Matt-Rody-Mastodon-Media-SeattleThe hardest thing you have to learn as a new business owner is finding balance in your life. And the most valuable tool in your arsenal – that will keep you sane, focused and functional — is the ability to say `no’.

There will be constant pulls and pressures on your day’s schedule, as people will try to steal your time. Whether it is clients, colleagues or employees, everybody feels they have a right to keep you longer at a meeting, hold you hostage over the telephone, and bombard you with emails and text messages that need immediate responses. No matter how efficiently you draw up your timetable, you will never have enough hours in a day to complete the most necessary tasks because you’re mismanaging your time by not saying `no’.

Saying no is healthy. Saying no is freedom. It gives your power back to you. And allows you to pursue your own goals, dreams and aspirations, instead of wasting time being bystander at someone else’s journey.

I know this, because I’ve been there. As a new business owner, fear is a great motivating factor that pushes you to do things you would never dream of doing once the business is viable and you’ve gained confidence in your ability to lead it.

Until then, however, your knee-jerk response to all professional requests is to say `yes’, because you’re afraid of missing out.

The human psyche has been built in such a way that scarcity has become our strongest call-to-action. It motivates us to take immediate action because we’re afraid of something – a business opportunity, a business relationship, more money, more client accounts, whatever – being snatched away from us because there is only a finite amount of them.

This is not true. Possibilities and opportunities are always infinite. There is no shortage in the place where they come from. Therefore, chasing them all by saying `yes’ is a fool’s mission in the long run.

You will achieve very little because you have allowed others to dictate a to-do list for you that is a mile long. You will be stressed and frustrated because you’re not completing projects and making all the milestones you expected to within a given timeframe. You will be making bad decisions from a place of weakness. And you’ll be questioning the big inspiration that led you start a business in the first place.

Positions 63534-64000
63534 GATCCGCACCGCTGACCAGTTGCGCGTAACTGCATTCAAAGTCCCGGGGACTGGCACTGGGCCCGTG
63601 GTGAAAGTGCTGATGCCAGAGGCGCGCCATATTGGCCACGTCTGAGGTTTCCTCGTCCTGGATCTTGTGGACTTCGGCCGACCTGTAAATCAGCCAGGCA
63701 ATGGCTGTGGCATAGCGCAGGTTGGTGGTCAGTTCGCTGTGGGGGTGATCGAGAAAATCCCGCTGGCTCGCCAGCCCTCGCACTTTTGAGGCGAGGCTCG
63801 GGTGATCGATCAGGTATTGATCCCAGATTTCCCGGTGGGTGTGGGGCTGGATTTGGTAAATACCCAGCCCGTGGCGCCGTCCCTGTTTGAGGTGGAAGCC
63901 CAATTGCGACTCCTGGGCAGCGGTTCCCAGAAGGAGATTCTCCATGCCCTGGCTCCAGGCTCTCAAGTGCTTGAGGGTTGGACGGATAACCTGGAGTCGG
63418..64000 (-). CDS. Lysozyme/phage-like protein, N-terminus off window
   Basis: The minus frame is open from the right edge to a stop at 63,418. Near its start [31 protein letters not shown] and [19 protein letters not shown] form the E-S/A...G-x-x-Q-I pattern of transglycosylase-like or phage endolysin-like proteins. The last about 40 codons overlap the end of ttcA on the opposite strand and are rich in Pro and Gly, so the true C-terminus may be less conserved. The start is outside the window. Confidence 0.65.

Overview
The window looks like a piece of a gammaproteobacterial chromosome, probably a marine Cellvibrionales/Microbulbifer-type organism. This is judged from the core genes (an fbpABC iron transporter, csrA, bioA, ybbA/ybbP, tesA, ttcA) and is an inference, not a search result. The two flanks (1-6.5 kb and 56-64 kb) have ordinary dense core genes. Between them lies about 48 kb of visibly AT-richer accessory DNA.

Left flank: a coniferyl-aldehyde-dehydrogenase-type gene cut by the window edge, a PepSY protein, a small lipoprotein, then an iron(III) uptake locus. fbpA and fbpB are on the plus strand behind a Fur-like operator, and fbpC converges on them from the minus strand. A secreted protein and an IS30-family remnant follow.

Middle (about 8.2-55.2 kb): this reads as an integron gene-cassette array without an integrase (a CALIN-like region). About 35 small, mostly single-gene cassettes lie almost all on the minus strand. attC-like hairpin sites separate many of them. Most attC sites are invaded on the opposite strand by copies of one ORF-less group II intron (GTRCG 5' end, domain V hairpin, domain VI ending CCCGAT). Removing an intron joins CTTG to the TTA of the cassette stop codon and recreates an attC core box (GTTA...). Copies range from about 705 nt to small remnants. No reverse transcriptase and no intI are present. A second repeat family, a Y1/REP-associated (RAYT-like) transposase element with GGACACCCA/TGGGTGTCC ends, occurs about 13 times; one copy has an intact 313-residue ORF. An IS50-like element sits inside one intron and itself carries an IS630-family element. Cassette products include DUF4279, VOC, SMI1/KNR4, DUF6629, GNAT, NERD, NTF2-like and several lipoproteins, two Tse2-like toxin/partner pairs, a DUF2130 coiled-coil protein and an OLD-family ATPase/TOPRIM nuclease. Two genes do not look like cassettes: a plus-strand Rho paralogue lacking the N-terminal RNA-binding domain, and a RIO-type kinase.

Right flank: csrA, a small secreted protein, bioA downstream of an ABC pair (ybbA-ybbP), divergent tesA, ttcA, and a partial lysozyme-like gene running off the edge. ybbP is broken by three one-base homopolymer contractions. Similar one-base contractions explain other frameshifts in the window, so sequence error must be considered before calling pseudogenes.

As an entrepreneur, I learnt the merits of saying `no’ at a very young age. By the time I was 24, I had worked out that the world will not come to an end if I returned a client’s phone call after a couple of hours because I was busy doing something more important. Time is my most precious commodity and I have to use it in a way that is most advantageous for me, my clients, my employees and my business. And if a refusal to engage will buy that time back for me, then so be it.

For example, I treat my early morning hours as special, `me’ time, when I read the Bible, do prayers of thankfulness and meditate. Just like feeding a nutritious breakfast to the body before facing the challenges of the coming day, the mind also needs spiritual back-up to stay resilient for the next 16-18 hours.

I am well aware of the fact that even as I am doing it, my in-box is quickly filling up with incoming messages that need `immediate’ attention. But I just say `no’ to the impulse to get out of bed and head straight for my home-office computer. I will be lost if I let work concerns creep into my consciousness at 6 am in the morning.

Initially, saying `no’ was hard for me too. But I soon realized the value of it, and did it often enough until it became a habit.

Today, it is my privilege. I am a better professional for my ability to say `no’ whenever a situation calls for it. I refuse to be bullied off my true path by people who have little respect for my time, and I will not do it.

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